• Dry Salts at Ordinary Temperatures.
      • Influence of Light and Heat.
      • Conclusions.
      • Quantitative Relations.
      • Summary.
      • Chemical Activity of Non-ionized Molecules.
      • Reactions in Non-aqueous Solutions.
      • Some Applications of the Chemical Activity of Ions to Qualitative Analysis.
      • Chapter V Footnotes
    • Quantitative Evidence.
    • The Chemical Composition of the Ions of Electrolytes.
    • Ionization and Chemical Activity.
    • Dry Salts and their Aqueous Solutions.
    • Behavior of Fused Salts.
    • Dry Salts at Ordinary Temperatures.
    • Influence of Light and Heat.
    • Conclusions.
    • Quantitative Relations.
    • Summary.
    • Chemical Activity of Non-ionized Molecules.
    • Reactions in Non-aqueous Solutions.
    • Some Applications of the Chemical Activity of Ions to Qualitative Analysis.
    • Chapter V Footnotes
    • Chapter VI. Chemical Equilibrium. The Law of Mass Action
      • The Law of Chemical Equilibrium.
      • Limitations to the Law of Chemical Equilibrium.
      • The Factors of the Law of Chemical Equilibrium.
      • Chemical Equilibrium of Electrolytes.
      • The Ionization of Various Acids.
      • The Ionization of Polybasic Acids.
      • The Ionization of Bases.
      • The Ionization of Salts.
      • The Ionization of Strong Electrolytes and the Law of Chemical Equilibrium.
      • The "Salt Effect".
      • Some Applications of the Law of Chemical Equilibrium.
      • The Exceptional Ionization of Mercuric Cyanide and Its Consequences.
      • Chapter VI Footnotes
    • The Law of Chemical Equilibrium.
    • Limitations to the Law of Chemical Equilibrium.
    • The Factors of the Law of Chemical Equilibrium.
    • Chemical Equilibrium of Electrolytes.
    • The Ionization of Various Acids.
    • The Ionization of Polybasic Acids.
    • The Ionization of Bases.
    • The Ionization of Salts.
    • The Ionization of Strong Electrolytes and the Law of Chemical Equilibrium.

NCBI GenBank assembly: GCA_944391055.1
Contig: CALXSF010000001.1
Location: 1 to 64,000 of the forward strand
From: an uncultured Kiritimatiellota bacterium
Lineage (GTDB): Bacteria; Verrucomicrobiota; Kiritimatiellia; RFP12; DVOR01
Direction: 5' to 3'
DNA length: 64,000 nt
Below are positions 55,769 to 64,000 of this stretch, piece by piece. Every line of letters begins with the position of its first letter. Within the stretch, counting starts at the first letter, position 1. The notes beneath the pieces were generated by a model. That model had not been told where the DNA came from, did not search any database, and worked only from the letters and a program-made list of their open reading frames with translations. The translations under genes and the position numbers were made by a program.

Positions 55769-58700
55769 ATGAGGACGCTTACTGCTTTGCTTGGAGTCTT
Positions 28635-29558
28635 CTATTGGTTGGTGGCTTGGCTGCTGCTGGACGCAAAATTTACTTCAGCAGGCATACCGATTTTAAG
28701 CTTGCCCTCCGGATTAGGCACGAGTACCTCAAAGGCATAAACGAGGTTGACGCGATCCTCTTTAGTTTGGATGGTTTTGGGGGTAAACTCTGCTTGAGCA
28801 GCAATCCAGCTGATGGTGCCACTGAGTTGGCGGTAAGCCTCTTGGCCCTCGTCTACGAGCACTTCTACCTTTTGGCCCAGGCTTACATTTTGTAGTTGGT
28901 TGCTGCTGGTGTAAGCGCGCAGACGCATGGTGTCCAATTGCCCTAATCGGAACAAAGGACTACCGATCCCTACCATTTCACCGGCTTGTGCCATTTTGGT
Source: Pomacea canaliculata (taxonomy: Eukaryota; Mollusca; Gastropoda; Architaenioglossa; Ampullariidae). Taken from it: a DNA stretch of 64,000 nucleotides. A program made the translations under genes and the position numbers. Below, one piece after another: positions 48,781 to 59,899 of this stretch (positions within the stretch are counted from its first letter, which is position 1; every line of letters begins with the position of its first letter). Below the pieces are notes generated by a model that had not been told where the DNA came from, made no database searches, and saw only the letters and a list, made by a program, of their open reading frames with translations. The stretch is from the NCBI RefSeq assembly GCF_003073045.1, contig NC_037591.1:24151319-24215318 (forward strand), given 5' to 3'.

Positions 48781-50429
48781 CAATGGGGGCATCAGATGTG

• The "Salt Effect".
    • Some Applications of the Law of Chemical Equilibrium.
    • The Exceptional Ionization of Mercuric Cyanide and Its Consequences.
    • Chapter VI Footnotes
    • Chapter VII. Physical Or Heterogeneous Equilibrium.—The Colloidal Condition
      • Applications of the Law of Physical Equilibrium.
      • Supersaturated Solutions.
      • Solubility of Fine Powders.
      • The Colloidal Condition
      • Colloidal Gold.
      • Colloidal Silver.
      • Colloidal Ferric Hydroxide.
      • Solution Theory of the Colloidal Condition.
      • The Suspension Theory of the Colloidal Condition.
      • The General Character and the Definition of the Colloidal Condition.
      • Relations to Analysis.
      • Electrical Conditions of Colloids.
      • The Source of the Electrical Charges on Colloids.
      • Precipitation of Colloids by Electrolytes and by Colloids.
      • The Precipitating Power of Electrolytes and the Valence of their Ions.
      • Nonprecipitation of Nonelectrified Colloids by Electrolytes.
      • Protective Action of Colloids on Other Colloids.
      • Applications in Analysis.
      • Chapter VII Footnotes
    • Applications of the Law of Physical Equilibrium.
    • Supersaturated Solutions.
    • Solubility of Fine Powders.
    • The Colloidal Condition
    • Colloidal Gold.
    • Colloidal Silver.
    • Colloidal Ferric Hydroxide.
    • Solution Theory of the Colloidal Condition.
    • The Suspension Theory of the Colloidal Condition.
    • The General Character and the Definition of the Colloidal Condition.
    • Relations to Analysis.
    • Electrical Conditions of Colloids.
    • The Source of the Electrical Charges on Colloids.
    • Precipitation of Colloids by Electrolytes and by Colloids.
    • The Precipitating Power of Electrolytes and the Valence of their Ions.
    • Nonprecipitation of Nonelectrified Colloids by Electrolytes.
    • Protective Action of Colloids on Other Colloids.
    • Applications in Analysis.
    • Chapter VII Footnotes